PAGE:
Calgary’s moving faster toward slowing city drivers down.
Councillors on the city’s transportation and transit committee approved administration recommendations to reduce the city’s unposted speed limit to 40 km/h.
Attempts to refer or change the proposed bylaw were all defeated. The committee approved the first two points on admin’s recommendations, 7-3. The third point was lost on a tie. All of this still needs to be approved at a full meeting of council.
Council heard from administration on their recommendations and then public submissions.
“I feel that our recommendation is a bold step to changing how we build and operate our roadways to make life better for Calgarians every day,” said Tony Churchill, senior traffic safety engineer with the City of Calgary.
The proposal from administration also directs the posting of 50 km/h signs on the city’s existing collector roadways. They also want to work with industry partners to revise road standards to support 40 km/h on roadways and to support 30 km/h and apply in new communities or retrofit projects.
“At the end of the day, the goal is to improve safety for all Calgarians by reducing the speeds at which vehicles are operated in our neighborhoods,” Churchill said.
The signage changes will cost the city $2.3 million. This is already a part of the traffic safety budget, the city said.
Public submission show favour for speed changes
The issue of collector roads came up during public submissions. The city’s proposal didn’t reduce the speeds on those roads. The idea that only residential roads had homes was false, one presenter said.
A resident of the southeast Calgary community of Sundance said there are hundreds of homes on collector roads. Their safety would also be impacted.
“This is needlessly making two classes of citizens. Those that have a residential home that’s not on a collector road, and those that have a residential home on a collector road,” he said.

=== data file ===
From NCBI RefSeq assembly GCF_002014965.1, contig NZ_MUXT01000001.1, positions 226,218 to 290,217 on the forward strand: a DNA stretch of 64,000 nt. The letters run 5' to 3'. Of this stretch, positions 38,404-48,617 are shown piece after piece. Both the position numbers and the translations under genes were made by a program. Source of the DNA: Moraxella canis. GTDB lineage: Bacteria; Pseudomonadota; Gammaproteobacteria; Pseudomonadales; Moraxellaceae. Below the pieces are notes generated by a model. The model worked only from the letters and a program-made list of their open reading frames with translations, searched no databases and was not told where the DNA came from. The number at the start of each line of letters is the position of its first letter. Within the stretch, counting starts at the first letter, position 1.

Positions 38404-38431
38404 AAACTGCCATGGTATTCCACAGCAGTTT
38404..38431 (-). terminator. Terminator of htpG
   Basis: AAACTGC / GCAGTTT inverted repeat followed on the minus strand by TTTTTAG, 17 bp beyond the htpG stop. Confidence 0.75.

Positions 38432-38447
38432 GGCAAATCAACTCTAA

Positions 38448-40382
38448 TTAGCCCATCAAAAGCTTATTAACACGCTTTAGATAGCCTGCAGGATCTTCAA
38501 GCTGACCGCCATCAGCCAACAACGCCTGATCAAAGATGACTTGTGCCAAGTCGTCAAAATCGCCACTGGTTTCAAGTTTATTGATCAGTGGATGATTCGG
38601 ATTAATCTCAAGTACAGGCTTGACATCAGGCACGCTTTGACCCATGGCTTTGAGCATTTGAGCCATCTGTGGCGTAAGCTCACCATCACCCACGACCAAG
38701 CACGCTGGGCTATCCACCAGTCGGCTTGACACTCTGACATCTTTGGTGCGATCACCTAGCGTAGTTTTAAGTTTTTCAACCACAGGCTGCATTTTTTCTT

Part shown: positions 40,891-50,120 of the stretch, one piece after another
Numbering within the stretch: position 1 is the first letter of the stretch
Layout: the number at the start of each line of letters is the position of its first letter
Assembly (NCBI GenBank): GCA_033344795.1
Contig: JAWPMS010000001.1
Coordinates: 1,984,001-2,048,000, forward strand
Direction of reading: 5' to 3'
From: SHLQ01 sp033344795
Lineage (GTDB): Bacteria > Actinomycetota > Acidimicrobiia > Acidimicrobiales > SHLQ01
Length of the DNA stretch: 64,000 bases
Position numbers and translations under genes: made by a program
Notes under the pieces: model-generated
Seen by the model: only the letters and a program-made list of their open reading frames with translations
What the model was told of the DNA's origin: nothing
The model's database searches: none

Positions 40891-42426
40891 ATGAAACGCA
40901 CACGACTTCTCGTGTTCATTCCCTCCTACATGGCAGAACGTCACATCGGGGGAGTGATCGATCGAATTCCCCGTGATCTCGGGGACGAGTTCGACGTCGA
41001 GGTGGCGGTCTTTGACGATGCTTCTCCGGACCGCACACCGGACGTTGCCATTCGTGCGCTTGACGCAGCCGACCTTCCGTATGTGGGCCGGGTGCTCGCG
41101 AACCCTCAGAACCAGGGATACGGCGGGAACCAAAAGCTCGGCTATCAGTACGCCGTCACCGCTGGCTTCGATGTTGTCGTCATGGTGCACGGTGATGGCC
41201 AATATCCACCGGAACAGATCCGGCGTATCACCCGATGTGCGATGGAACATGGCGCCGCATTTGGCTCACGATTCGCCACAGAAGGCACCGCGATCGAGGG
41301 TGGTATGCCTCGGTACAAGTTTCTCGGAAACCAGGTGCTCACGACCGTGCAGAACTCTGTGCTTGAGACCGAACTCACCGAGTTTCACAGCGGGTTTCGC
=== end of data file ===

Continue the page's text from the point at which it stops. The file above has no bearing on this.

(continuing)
Westgate resident, Asad Chaudhary, said neighbourhood speed was an issue of safety for his family.
“It’s important because the person being hit could be my three-year-old walking to the playground with his grandmother,” he said.
“Why shouldn’t kids, families and seniors be equally safe getting to and from the schools and playgrounds and why does it matter how far your house is from a playground?”
Council debates peripheral costs, travel impacts
Questions rose in council from Coun. Sean Chu over Calgary Police’s ability to enforce a city bylaw that wasn’t reflected in the province’s Traffic Safety Act (TSA).
Churchill said that they’ve consulted with their law team on this. The city charter grants them the opportunity to change the speed limit within city limits. Any tickets would be enforceable under the TSA.
Further questions from councillors arose on the impact to citizens vehicle travel and Calgary Transit travel times.
“We also anticipate small trip changes of less than a couple minutes, as you may have seen on our ETAtool, which estimates travel times this under various scenarios,” said Churchill.
Churchill also said that in consultation with Calgary Transit, there would be minimal impact on Calgary Transit travel times. This was reiterated by a Calgary Transit senior planner.
Coun. Jeromy Farkas said this wasn’t something that council should be concerned about at this time. With Calgarians out of work and struggling to make ends meet, city council should “go knock on doors” to see if this is a priority.
Several councillors chimed in and said that this was the number one issue at the doors during the last campaign. Street safety is regularly the top concern among residents at town halls, administration added.
“You know what, not everybody has announced their intention to run in the next election so most of us aren’t out campaigning right now. We’re actually doing the job we were elected to do,” said Coun. Jyoti Gondek.
“And mine is to speak up for my residents. So, I appreciate administration doing the work that was supposed to get done.”